Let's try the football analogy. The Overton window is like the space between the goal posts. Liberals, in their never ending appeasuousness to meet half-way, even if it's half-way to Hell, have spent the last 40 years moving the Left's goal post rightward to "compromise" and "be pragmatic."

      This has moved the 50 yard way to the right of Barry Goldwater territory.

      It's true. There have been a few over the years who have had the fortitude, the strength of will to resist the Great Appeasmentia and DEMAND what is best for the country instead of Wall Street.

      But the "pragmatists" refuse to have these people's backs. They are too afraid someone will say something mean about them on NPR - like that they aren't pragmatic enough.

      So the bold and the strong get drowned out in a liberal sea of polite accommodation to the serious people of The Wall Street Establishment Show ™.

      •  Oh, come now (2+ / 0-)
        Recommended by:
        PurpleElectric, cville townie

        Asking for an increase to around $15 would be great.  But $20?  More than DOUBLE what it currently is?  Sorry, not even close to realistic.

        This isn't freedom. This is fear - Captain America

        by Ellid on Wed Jul 02, 2014 at 11:49:08 AM PDT

        [ Parent ]

        •  To be fair Ellid, what is politically realistic is (1+ / 0-)
          Recommended by:
          Whimsical Rapscallion

          subject to seismic sea change in relatively short order. Much depends on circumstances and the activism around particular issues.

          Who in 2000 would have thought the election of an African-American President within a decade was realistic? Who thought "gay marriage" was realistic? I could go on but there's no need to belabor the point.

          What can be said with certainty is that the RW didn't achieve its successes by demanding less than what it wanted. Political movements seldom do. We should take the lesson to heart.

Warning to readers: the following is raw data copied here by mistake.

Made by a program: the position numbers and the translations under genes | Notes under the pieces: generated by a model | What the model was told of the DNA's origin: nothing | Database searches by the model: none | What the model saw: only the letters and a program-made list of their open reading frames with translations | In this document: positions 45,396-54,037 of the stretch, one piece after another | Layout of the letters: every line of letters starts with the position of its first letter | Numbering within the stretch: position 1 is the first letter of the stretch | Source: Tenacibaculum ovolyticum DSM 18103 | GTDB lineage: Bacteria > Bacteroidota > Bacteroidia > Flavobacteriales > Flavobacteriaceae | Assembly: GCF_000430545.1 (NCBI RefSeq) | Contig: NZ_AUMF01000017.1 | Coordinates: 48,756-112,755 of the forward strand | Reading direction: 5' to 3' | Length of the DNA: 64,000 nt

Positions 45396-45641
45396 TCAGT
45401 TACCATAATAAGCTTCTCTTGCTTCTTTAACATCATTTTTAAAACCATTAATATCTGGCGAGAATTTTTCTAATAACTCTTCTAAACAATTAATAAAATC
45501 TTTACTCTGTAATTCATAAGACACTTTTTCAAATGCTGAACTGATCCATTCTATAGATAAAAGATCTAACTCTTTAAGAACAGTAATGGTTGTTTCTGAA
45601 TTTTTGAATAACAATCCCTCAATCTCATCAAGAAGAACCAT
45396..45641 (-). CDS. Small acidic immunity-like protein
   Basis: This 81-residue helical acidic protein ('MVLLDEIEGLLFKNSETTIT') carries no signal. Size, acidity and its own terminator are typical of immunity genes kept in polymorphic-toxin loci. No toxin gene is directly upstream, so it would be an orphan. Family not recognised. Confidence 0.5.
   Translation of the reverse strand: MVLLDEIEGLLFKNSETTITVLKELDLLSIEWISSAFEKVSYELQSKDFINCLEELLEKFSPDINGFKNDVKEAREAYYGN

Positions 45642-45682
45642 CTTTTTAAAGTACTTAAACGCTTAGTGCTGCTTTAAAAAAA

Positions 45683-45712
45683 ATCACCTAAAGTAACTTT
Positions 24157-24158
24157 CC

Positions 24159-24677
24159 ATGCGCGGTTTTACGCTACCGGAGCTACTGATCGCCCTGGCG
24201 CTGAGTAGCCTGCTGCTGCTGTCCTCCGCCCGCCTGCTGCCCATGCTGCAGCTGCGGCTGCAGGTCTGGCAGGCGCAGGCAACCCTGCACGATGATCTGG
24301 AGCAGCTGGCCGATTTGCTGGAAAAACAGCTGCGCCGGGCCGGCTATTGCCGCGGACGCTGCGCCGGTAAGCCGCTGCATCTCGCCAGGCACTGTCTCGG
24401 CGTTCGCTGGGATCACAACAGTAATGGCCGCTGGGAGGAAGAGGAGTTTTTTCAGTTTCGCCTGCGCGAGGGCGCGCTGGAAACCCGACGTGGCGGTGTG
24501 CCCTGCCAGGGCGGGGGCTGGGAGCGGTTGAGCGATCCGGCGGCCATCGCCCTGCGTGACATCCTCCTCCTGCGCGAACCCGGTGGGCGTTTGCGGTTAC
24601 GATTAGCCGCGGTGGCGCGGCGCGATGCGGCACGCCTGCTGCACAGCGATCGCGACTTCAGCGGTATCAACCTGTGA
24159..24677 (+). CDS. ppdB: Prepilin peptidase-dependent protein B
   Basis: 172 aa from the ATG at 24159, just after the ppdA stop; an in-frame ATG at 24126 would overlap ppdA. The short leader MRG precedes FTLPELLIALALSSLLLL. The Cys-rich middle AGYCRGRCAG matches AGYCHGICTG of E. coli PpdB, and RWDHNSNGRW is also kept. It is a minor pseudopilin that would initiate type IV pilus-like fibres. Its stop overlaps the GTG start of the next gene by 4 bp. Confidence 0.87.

Nothing human is alien to me.

          by WB Reeves on Wed Jul 02, 2014 at 02:02:27 PM PDT

          [ Parent ]

  •  Justifications for $10.10 (or thereabouts) (5+ / 0-)
    Recommended by:
    cardinal, NYFM, Loge, FG, virginislandsguy

    Minimum wage historically has hovered around $10/hour
    The year I left HS the min. wage was equivalent to $10.57 adjusted for inflation; the year I left college it was $9.32.

    Proponents of a "living wage", on the other hand, look at various factors; with cost of living differing from place to place and the number of persons expected to "live" on the wage.
    For a single person, that amount for the listed cities would be:
    Tarrant County TX (Ft. Worth)              $9.27
    San Jose, CA                                    $12.01
    Queens NY                                       $12.75
    Cook County IL (Chicago)                    $10.48
    Topeka, KS                                        $8.49

    That's in addition to the always contentious matter of what is "politically feasible".

    “Texas is a so-called red state, but you’ve got 10 million Democrats here in Texas. And …, there are a whole lot of people here in Texas who need us, and who need us to fight for them.” President Obama

    by Catte Nappe on Wed Jul 02, 2014 at 08:40:04 AM PDT

  •  trying to solve inequality by (5+ / 0-)

    raising the minimum wage significantly above where the current median wage is will not work, I think. I think much of the gains will be offset by inflation and/or outsourcing to other countries. $10.10 may be too low but $20 may be too high.